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Employees: Wet Seal discriminated against blacks, favored white store workers

On Behalf of | Jul 16, 2012 | Workplace Discrimination |

Young Detroit women who shop at Wet Seal might find themselves a little less likely to go the clothing retailer in the future if the allegations contained in a recent discrimination suit are true. The suit, which was filed in Wet Seal’s home state of California, alleges that the company’s executives systematically tried to engineer the hiring of store employees such that more Caucasian people and fewer black people were hired.

The most specific and alarming incident of alleged racial discrimination came on March 3, 2009, when a senior vice president of store operations sent an email to stores in Philadelphia and Baltimore saying that “African Americas dominate” and that “diversity was needed.” A plaintiff claims that she was fired the day after that email was sent. She said she was replaced by a white coworker who had less experience, but was paid more.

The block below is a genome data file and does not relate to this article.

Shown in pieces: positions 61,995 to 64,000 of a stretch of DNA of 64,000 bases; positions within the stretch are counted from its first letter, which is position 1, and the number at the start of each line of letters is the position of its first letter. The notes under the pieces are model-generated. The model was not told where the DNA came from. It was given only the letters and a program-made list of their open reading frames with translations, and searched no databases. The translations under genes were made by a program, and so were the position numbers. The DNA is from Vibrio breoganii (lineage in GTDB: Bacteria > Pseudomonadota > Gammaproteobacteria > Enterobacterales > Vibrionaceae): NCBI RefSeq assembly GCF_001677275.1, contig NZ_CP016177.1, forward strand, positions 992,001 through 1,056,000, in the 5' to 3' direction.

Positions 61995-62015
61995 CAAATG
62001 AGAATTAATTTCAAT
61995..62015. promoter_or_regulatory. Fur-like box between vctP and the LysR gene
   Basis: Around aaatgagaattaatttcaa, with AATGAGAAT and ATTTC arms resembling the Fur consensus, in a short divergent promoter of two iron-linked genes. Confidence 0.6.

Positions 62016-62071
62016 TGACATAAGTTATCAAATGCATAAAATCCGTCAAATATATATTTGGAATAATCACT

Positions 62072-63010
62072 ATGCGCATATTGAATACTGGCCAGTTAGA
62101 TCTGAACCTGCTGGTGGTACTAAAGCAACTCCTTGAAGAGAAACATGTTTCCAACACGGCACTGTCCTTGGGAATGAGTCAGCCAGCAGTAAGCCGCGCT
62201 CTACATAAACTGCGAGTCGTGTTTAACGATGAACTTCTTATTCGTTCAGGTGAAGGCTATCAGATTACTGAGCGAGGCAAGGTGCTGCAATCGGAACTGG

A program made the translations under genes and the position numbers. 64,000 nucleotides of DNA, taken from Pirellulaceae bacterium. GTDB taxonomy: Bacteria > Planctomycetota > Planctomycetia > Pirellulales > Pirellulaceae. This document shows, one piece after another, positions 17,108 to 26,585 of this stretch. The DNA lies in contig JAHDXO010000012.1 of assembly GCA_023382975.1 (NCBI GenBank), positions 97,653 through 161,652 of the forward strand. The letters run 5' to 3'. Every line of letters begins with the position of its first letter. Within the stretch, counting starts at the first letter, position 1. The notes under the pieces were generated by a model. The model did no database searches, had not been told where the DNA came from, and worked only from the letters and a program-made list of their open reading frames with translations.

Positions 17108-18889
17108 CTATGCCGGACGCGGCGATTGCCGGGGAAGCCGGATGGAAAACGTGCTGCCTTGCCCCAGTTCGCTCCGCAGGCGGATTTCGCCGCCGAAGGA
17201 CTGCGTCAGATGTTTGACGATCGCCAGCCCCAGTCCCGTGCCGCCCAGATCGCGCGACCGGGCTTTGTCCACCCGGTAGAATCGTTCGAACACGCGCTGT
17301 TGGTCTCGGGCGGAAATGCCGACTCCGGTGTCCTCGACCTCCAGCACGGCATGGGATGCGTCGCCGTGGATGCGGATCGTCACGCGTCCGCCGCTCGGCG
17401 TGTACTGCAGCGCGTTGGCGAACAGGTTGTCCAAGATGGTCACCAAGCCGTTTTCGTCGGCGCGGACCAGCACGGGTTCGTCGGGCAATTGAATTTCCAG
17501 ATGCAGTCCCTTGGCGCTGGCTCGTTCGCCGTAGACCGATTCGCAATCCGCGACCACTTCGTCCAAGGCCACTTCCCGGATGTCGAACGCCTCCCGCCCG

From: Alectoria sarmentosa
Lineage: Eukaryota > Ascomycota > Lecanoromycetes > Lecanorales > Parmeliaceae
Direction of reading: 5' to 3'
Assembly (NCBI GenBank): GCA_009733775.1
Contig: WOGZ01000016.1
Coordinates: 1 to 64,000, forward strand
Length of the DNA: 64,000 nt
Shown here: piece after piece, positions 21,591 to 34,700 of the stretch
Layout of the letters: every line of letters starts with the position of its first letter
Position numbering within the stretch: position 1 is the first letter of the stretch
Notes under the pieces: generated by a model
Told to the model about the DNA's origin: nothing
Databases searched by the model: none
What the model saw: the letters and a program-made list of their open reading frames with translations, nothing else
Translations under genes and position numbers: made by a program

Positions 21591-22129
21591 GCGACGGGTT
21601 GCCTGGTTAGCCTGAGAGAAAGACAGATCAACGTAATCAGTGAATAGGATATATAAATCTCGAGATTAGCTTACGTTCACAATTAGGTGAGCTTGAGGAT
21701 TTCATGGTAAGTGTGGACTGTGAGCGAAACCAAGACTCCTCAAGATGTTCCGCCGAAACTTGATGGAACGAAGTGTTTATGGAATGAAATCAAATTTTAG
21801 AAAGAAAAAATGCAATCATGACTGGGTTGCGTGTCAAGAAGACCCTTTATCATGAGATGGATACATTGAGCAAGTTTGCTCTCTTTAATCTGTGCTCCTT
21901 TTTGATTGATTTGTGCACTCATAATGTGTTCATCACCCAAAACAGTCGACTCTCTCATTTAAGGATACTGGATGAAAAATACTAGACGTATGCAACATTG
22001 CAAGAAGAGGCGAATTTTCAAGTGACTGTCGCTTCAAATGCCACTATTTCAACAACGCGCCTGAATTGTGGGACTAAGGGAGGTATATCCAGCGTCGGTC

The plaintiffs want the lawsuit to be a class action that will represent more than 250 current and former Wet Seal employees. They are seeking punitive damages and back pay and benefits.

Lawsuits such as this have been met with mixed results. Abercrombie and Fitch had to pay out more than $40 million about a decade ago to settle claims that it chose white workers over blacks, Hispanics and Asians. But just last year, the U.S. Supreme Court refused to let a group of women who had worked at Wal-Mart bring a sex discrimination class action lawsuit against the retailer.

Source: Reuters “Wet Seal Looked For Workers With ‘Blond Hair And Blue Eyes,’ Ex-Employees Claim” July 13, 2012


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